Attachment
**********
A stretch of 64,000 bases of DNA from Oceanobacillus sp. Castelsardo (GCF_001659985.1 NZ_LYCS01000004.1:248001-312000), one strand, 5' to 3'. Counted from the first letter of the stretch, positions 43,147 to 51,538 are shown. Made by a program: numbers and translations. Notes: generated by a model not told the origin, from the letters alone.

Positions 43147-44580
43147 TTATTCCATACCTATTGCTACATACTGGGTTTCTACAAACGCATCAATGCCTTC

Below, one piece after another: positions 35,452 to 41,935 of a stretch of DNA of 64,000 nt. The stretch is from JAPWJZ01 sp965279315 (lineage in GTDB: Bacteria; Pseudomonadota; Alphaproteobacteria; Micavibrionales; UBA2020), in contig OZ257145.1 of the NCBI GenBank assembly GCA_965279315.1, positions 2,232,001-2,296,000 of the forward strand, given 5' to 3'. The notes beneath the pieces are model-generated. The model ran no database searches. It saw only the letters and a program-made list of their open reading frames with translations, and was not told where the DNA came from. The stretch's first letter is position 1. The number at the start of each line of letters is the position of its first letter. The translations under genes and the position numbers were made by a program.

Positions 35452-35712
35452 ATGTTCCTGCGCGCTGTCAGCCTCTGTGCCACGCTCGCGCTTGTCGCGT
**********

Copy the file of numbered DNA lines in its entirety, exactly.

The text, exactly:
A stretch of 64,000 bases of DNA from Oceanobacillus sp. Castelsardo (GCF_001659985.1 NZ_LYCS01000004.1:248001-312000), one strand, 5' to 3'. Counted from the first letter of the stretch, positions 43,147 to 51,538 are shown. Made by a program: numbers and translations. Notes: generated by a model not told the origin, from the letters alone.

Positions 43147-44580
43147 TTATTCCATACCTATTGCTACATACTGGGTTTCTACAAACGCATCAATGCCTTC

Below, one piece after another: positions 35,452 to 41,935 of a stretch of DNA of 64,000 nt. The stretch is from JAPWJZ01 sp965279315 (lineage in GTDB: Bacteria; Pseudomonadota; Alphaproteobacteria; Micavibrionales; UBA2020), in contig OZ257145.1 of the NCBI GenBank assembly GCA_965279315.1, positions 2,232,001-2,296,000 of the forward strand, given 5' to 3'. The notes beneath the pieces are model-generated. The model ran no database searches. It saw only the letters and a program-made list of their open reading frames with translations, and was not told where the DNA came from. The stretch's first letter is position 1. The number at the start of each line of letters is the position of its first letter. The translations under genes and the position numbers were made by a program.

Positions 35452-35712
35452 ATGTTCCTGCGCGCTGTCAGCCTCTGTGCCACGCTCGCGCTTGTCGCGT